Why should seeds of 2nd, 3rd, 4th generation and so on, be considered intellectual property?
Why should seeds of second generation, third generation, four generation and on, be considered intellectual property of the original company that produced the strain in the first place? Based on the court case of Vernon Hugh Bowman, legal president has been set to allow one company to force farmers to pay royalties on infinite generations of plants! That sounds like a really bad idea to me? Are what point does it end? A patent has a useful life, does a plant out to the third and four generations?
Submitted by: Douglas Stansfield
Expert response from Professor Drew Kershen
Earl Sneed Centennial Professor of Law (Emeritus), University of Oklahoma, College of Law
Friday, 20/12/2013 15:08
To answer these questions, one needs certain background information and context involving law and policy. After the background information and context, I can address the specific questions that you have asked.
While the United States Supreme Court decision in Bowman does create a precedent that allows seed companies to enforce their patents in seeds against farmers who save seeds, the Bowman decision was not a surprise to those who knew intellectual property law. Why?
Seed companies have been able to obtain intellectual property rights in seeds for the last 100 years.
Seed companies first obtained intellectual property rights in seeds when seed companies, most famously Pioneer Hi-Bred founded by Mr. Henry Wallace in Iowa, controlled the in-bred parent lines (both male and female) used to produce hybrid seeds in corn. Seed companies controlling the in-bred parent lines through state-law trade secret protection. Trade secrets are a form of intellectual property. Trade secrets have no time limit and can be enforce basically forever, so long as the trade secrets are kept secret. (Think of the formula, a trade secret, for Coca Cola.)
Moreover, hybrid seeds do not breed true to type by natural cross-breeding in corn. If farmers save the offspring of hybrid seeds, farmers lose at least 20% of the yield potential of the hybrid seed. Consequently, farmers, in the United States and around the world, repurchase seeds on an annual basis. As a practical matter, seed companies had a form of biological enforcement of their trade secrets – forever.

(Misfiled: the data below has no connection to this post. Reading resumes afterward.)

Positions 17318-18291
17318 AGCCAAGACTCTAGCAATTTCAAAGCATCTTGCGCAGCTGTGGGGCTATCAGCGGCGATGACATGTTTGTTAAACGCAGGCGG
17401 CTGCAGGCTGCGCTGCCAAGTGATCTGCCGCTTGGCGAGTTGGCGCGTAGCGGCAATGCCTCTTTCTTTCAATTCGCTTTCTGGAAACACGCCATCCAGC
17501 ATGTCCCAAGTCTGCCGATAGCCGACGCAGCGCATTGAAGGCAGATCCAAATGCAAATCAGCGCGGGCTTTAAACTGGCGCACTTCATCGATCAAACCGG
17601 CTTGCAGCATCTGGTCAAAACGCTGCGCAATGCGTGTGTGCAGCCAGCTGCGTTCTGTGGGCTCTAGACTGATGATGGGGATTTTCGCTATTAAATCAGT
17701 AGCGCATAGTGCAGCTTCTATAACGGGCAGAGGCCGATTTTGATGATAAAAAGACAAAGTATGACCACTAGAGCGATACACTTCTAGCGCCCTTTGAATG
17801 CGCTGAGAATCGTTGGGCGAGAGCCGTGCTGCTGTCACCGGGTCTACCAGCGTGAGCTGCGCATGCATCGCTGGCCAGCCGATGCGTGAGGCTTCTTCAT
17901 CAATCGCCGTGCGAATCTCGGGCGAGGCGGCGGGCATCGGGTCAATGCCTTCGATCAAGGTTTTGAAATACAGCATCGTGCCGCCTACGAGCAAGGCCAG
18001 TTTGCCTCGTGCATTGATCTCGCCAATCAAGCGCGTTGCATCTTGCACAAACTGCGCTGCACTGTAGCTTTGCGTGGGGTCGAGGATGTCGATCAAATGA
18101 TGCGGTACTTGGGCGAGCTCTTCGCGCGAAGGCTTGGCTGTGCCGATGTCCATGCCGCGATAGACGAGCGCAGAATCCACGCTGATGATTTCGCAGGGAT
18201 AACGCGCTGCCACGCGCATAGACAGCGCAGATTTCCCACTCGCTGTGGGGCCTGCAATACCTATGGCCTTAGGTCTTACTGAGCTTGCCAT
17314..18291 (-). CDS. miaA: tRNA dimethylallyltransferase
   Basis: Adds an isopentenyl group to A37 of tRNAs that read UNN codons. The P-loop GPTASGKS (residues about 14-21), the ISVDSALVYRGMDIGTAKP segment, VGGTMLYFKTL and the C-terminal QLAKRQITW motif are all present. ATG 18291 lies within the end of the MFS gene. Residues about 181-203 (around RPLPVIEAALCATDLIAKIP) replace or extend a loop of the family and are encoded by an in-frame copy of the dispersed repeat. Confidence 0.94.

In 1930, the United States Congress enacted the Plant Patent Act whereby horticultural breeders could gain a patent for new, distinct, and useful asexually reproduced plants. Through this act, plant breeders could bring enforcement (infringement) law suits against anyone who used their asexual plants for cuttings for as many generations of cuttings as were covered by the term of the patent. (Today patents generally have terms of 20 years.)
In 1970, the United States joined, and Congress adopted, the international treaty on Plant Breeder’s Rights (known commonly by its French initials as UPOV). In the United States, plant breeders can obtain a plant variety certificate that provides protection similar to a patent for new, distinct, uniform varieties of plants created by sexual reproduction. In 1994, the United States ratified, and Congress adopted, the 1990 UPOV version that strengthened plant breeders’ rights. UPOV differs from trade secrets, plant patents, and utility patents because farmers are permitted to save seeds from the certificated varieties for growing on their own farm. However, farmers are prohibited from selling, trading, or exchanging with anyone else for seeding purposes.